As an adult, I did make myself a bit more of a ‘grown-up’ hot chocolate in a bowl. The addition of a shot of coffee makes masses of difference in my opinion. It takes away some of the sicklyness that can come from a big bowl of milky hot chocolate, plus gives you a bit of a (much needed) caffeine buzz.

Just what I needed!

My version of chocolate chaud calls for:
A china, heat proof smallish bowl that can easlily be drunk from.
About 250ml milk (if you are going really authentic then use UHT – although the French stuff doesn’t have quite the same strong taste as the UHT milk in the UK.)
1 tbsp hot chocolate powder (Poulain is a popular French brand that is the best – far better than any supermarket hot chocolate in the UK, I always bring a pot back with me!)
Shot of espresso or 2tsp instant coffee granules

1. In your bowl, mix the coffee and hot chocolate powder with a few tbsp milk to form a paste, add the rest of the milk then pop in the microwave for 1min. Stir to ensure everything is well mixed and cook for a further 40seconds.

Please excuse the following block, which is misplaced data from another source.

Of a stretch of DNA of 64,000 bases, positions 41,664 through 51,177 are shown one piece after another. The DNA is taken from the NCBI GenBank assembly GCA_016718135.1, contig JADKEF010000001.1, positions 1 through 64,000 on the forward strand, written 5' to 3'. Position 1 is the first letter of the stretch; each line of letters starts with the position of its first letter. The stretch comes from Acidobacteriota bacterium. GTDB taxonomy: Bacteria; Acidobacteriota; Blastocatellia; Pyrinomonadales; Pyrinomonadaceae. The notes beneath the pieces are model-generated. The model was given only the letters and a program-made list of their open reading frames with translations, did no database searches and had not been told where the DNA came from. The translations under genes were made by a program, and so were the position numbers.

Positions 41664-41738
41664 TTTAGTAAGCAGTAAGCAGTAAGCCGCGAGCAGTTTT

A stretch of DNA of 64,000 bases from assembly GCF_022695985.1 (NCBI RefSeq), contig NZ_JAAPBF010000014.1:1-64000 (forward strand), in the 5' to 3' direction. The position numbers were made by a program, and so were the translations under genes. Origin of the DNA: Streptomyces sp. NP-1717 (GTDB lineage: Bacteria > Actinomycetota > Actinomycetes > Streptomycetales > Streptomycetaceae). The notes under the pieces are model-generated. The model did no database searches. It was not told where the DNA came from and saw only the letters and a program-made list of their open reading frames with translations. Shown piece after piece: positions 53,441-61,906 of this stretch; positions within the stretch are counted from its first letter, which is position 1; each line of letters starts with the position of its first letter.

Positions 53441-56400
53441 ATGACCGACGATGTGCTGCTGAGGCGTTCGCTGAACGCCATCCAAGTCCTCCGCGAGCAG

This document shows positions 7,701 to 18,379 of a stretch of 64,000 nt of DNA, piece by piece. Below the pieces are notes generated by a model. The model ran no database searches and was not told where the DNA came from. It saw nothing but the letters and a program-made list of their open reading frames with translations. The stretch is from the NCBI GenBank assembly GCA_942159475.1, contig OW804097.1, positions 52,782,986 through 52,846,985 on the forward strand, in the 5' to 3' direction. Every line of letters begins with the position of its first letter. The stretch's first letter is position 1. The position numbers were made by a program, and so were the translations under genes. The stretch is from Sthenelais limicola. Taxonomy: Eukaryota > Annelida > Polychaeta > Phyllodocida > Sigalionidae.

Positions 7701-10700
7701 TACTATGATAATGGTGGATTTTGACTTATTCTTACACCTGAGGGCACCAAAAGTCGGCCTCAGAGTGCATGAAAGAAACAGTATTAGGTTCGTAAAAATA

Serve with warm croissants and jam.

 

Skiing fuel and mountain food, Isola 2000, Alpes-Maritimes

29 Jan

Last weekend I took my first ever ski trip to Isola 2000, a mere 2 hour bus journey from Nice.

club montagneAs the resort is so close and fares are incredibly cheap it seemed silly not to take up the opportunity to learn to ski. I was doubtful of how everyone seems to rave about how ‘amazing skiing is oh my god you have to go!’ after spending the Saturday hurtling down a mountain unable to stop or turn, shouting ‘PAAARDDOOOON’ to innocent bystanders. Sunday however changed my outlook from being scared and a bit confused to how people enjoying feeling completely out of control speeding down a mountain on two sticks. The technique of shifting weight to turn and stop finally clicked and I spend an amazing (in control!) day skiing down the green runs, relaxing and really enjoying myself (simple pleasure, I know.)